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Ontario clarifies standardized-testing rules to weed out cheaters

A rise in cheating and irregularities on Ontario's provincewide tests in reading, writing and math has prompted action by the government agency that oversees the system.

The Education Quality and Accountability Office plans to add a checklist for teachers this year, on top of the existing manual, on how to administer the test in the classroom. The checklist will include whether a calculator is allowed on the math test, for example, and inform teachers that they are not to read passages aloud on the reading test. One EQAO official said the instructions will be more explicit and clearer, and should give teachers fewer excuses to say they were not aware of the rules.

"My expectation is any time we can make information clearer, then people will be able to follow it more directly and hopefully there will be fewer irregularities," said Michael Kozlow, director of data and support services at the EQAO.

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The EQAO has come under pressure to beef up its measures after revelations in The Globe and Mail that 10 public schools in the province had their marks withheld in the past academic year - twice as many as the previous year - after teachers broke the rules by providing students with questions beforehand, photocopying the previous year's test or providing resource materials such as dictionaries. Disciplinary action has been taken against two teachers at one school board, and others are being investigated elsewhere in the province.

Premier Dalton McGuinty has acknowledged that the standardized testing system may lack the right safeguards to weed out cheating.

But Mr. Kozlow insisted that measures in place to catch those who cheat are more rigorous in Ontario than in other provinces, and the agency is always looking to improve upon them. Still, when it comes to teachers deliberately or unintentionally breaking the rules, the EQAO relies on an honour system. The irregularities at 10 schools, now under investigation, only came to light after tips by parents and administrators.

Officials acknowledge that there's only so much that can be done to catch educators or students who cheat. One education expert said the new checklist is a smart move.

"I'd say it's a modest, positive step, but I'm not sure what more you could do," said John Myers, curriculum instructor from the Ontario Institute for Studies in Education at the University of Toronto.

The EQAO has to make it very clear what activities constitute cheating and what activities amount to teachers helping students prepare for the tests, Mr. Myers said. However, he said he finds it difficult to believe that teachers would not realize they've crossed the line when they open the cellophane wrappers on tests ahead of time.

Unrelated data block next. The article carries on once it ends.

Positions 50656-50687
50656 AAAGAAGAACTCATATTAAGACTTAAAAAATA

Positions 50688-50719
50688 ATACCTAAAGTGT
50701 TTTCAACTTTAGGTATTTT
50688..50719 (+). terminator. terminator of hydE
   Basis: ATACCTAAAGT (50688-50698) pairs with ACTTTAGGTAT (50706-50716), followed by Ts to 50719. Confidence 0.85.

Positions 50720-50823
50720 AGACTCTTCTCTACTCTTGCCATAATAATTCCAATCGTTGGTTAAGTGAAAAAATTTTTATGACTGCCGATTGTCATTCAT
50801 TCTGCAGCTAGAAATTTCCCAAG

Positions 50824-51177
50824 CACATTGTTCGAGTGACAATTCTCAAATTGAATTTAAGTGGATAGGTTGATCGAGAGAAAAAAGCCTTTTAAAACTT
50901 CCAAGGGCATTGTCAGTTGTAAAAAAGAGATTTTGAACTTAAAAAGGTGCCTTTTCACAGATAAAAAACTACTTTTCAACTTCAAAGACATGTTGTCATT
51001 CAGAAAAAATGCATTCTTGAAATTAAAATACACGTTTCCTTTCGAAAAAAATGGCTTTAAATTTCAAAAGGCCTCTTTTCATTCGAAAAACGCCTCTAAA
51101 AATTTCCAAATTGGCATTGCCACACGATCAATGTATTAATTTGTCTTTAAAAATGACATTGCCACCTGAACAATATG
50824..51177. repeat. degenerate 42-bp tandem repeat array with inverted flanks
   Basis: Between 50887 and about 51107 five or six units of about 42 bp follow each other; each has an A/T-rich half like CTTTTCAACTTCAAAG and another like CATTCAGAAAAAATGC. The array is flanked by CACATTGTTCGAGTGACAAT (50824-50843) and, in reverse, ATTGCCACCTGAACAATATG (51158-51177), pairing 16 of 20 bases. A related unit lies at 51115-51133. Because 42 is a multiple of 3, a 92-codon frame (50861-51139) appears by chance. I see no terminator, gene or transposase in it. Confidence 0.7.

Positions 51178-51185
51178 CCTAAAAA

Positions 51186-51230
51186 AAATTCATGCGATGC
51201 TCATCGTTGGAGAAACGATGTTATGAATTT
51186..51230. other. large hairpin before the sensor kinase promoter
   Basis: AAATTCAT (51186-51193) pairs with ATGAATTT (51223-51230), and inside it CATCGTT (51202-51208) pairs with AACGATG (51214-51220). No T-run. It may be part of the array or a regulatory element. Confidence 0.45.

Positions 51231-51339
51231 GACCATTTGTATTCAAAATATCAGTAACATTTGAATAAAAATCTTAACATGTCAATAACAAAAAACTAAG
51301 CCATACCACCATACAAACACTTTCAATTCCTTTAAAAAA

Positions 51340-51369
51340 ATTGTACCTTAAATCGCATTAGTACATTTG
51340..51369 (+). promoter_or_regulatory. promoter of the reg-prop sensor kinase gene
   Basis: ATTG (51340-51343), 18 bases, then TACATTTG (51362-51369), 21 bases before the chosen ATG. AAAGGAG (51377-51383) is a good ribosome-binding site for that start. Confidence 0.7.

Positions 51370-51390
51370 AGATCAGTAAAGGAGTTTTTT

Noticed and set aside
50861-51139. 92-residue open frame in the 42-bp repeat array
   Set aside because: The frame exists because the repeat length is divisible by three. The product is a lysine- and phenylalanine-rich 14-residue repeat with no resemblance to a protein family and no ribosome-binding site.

At least two of the ten boards - Windsor-Essex Catholic District School Board and the Peterborough Victoria Northumberland and Clarington Catholic District School Board - confirmed that they have referred the matter to the Ontario College of Teachers, a regulatory and disciplinary body, while they also conduct their own probes. The teachers could face a range of penalties, including suspension, if found guilty by the College.

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The EQAO has a handful of schools caught up in irregularities each year, a small percentage of the 5,000 publicly funded schools in the province. In 2009, for example, five schools were investigated, with 154 students. There were an additional 98 students in other schools caught cheating through the EQAO's data-analysis system. Along with the 10 schools and 414 students being investigated this year, there were 179 students who cheated, according to EQAO figures.

Provincial education ministries tend to keep incidents of cheating on standardized tests quiet to protect children, said Todd Rogers, a professor at the University of Alberta's department of education. "If we identify a school, then you are going to get people who don't want their kids to go there," Prof. Rogers said. "That's why you don't see a lot of press in Canada."

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About the Authors
Education Reporter

Caroline Alphonso is an education reporter for The Globe and Mail. More

Karen Howlett is a national reporter based in Toronto. She returned to the newsroom in 2013 after covering Ontario politics at The Globe’s Queen’s Park bureau for seven years. Prior to that, she worked in the paper’s Vancouver bureau and in The Report on Business, where she covered a variety of beats, including financial services and securities regulation. More

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